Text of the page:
Thu, Oct 06, 2022 @ 11:52 GMT
HomeAction InsightMarket OverviewMarkets in Consolidation, But Risk Aversion Ready to Come Back Soon

Markets in Consolidation, But Risk Aversion Ready to Come Back Soon

Directions in the forex markets are not very clear for now as consolidations continued. There were lots of reasons for a move but traders remained generally cautious. The US is stepping up its hardline rhetoric on China, and prompted some worries of RBA Governor. Italy is in political turmoil as the Prime Minister resigned. UK looks set in tight deadlock with EU regarding Irish backstop as Brexit date approaches. Yet, there is no follow through movements after the news.

Technically, risk aversion looks ready to come any time though. EUR/JPY continues to press 117.51 temporary low. USD/JPY and GBP/JPY have been clearly in consolidations since hitting 105.04 and 125.64 respectively. EUR/CHF attempted to recover but it’s limited comfortably below 1.0922 minor resistance. USD/CHF’s recovery continued to lose upside momentum and focus is back on 0.9762 minor support. Sit tight.

In Asia, Nikkei is currently down -0.37%. Hong Kong HSI is up 0.15%. China Shanghai SSE is up 0.01%. Singapore Strait Times is down -0.40%. Japan 10-year yield is down -0.0047 at 0.24. Overnight, DOW dropped -0.66%. S&P 500 dropped -0.79%. NASDAQ dropped -0.68%. 10-year yield dropped -0.037 to 1.561.

Trump will take China on whether it’s good or bad short term

US President Donald Trump continued his hardline stance on China with strongly worded comments. He told reporters in the White House that “Somebody had to take China on… This is something that had to be done. The only difference is I am doing it.”

Trump repeated that “China has been ripping this country off for 25 years”. He added that whether his trade policy is “good or bad short term is irrelevant”, as “I am doing this whether this is good or bad.” Instead, “long term, it’s imperative somebody does this.”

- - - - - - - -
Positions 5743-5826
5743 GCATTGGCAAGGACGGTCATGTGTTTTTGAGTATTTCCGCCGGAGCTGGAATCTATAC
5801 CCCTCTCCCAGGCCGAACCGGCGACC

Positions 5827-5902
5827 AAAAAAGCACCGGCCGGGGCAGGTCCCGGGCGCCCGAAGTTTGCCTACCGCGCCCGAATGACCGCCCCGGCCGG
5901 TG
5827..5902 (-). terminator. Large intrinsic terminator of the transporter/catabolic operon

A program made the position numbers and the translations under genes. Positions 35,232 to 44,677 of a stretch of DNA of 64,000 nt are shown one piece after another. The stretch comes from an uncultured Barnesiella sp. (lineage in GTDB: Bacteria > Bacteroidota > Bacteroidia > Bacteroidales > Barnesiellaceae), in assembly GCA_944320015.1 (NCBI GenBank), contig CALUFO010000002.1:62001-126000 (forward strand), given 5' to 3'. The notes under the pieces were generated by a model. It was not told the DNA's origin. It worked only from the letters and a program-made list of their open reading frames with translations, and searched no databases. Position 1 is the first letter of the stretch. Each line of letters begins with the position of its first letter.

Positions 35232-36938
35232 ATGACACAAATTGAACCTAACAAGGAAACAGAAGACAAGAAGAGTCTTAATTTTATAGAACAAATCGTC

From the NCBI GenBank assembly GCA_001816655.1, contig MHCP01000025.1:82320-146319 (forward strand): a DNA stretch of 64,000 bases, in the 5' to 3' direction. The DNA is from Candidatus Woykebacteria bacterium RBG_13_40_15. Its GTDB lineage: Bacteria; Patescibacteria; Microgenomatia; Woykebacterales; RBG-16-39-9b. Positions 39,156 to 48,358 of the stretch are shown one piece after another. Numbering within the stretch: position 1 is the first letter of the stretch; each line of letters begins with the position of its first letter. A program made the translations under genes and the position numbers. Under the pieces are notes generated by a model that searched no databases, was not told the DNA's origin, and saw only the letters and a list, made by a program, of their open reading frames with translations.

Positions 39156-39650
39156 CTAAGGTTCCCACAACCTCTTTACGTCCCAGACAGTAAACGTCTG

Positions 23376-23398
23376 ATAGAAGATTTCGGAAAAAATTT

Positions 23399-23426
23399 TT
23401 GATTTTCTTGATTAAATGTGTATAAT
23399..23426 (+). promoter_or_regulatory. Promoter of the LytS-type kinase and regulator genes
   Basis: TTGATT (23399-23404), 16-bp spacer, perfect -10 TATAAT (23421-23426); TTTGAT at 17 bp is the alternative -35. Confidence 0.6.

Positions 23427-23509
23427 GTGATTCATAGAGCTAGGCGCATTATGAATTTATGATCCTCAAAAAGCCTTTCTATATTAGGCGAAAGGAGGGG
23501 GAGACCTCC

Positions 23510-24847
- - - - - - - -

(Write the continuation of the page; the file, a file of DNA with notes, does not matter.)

There were growing concerns that trade war with China could trigger a possible US recessions. But Trump emphasized “we’re very far from a recession”. Though, he admitted that “we really need a Fed rate cut” as there cannot be a large “disparity” between rates in the US and elsewhere in the developed world. “We have to at least keep up to an extent.”

Fed Daly: Last rate cut an appropriate recalibration of policy for headwinds, not impending downturn

In a post, San Francisco Fed Mary Daly said the US is not headed towards a recessions right not. She saw “solid domestic momentum that points to a continued economic expansion:. Also, “the labor market is strong, consumer confidence is high, and consumer spending is healthy.”

But “considerable headwinds”, including global slowdown and trade uncertainties, contributed to fear that a “downturn is right around the corner”. Hence, she’s closely look at whether “fear of recession becomes a self-fulfilling prophecy”.

Daly added that recent rate cut was “appropriate recalibration” of policy in response to the headwinds. And, her support was “not because I see an impending downturn on the horizon.”

Italy President Mattarella to push for coalition of 5-Star and Democratic Party

Italian President Sergio Mattarella will start his process to form a new coalition government, after Prime Minister Giuseppe Conte formally resigned yesterday. Mattarella is believed to be pushing for a quick decision by the 5-Star Movement and Democratic Party on whether they can work together.

Mattarella will start consultations with minor groups at 1400GMT today, followed by all main parties tomorrow and a conclusion with 5-STar at 1500GMT. Failing to form a new coalition, he would have to dissolve parliament, 3-1/2 years ahead of schedule, to allow for elections in late October or early November.

The turmoil League party chief Matteo Salvini declared on August 8 that his alliance with the 5-Star Movement was dead and called for elections. Yet, at the end of yesterday’s parliamentary debate the League withdrew the no-confidence vote in the government that it had tabled.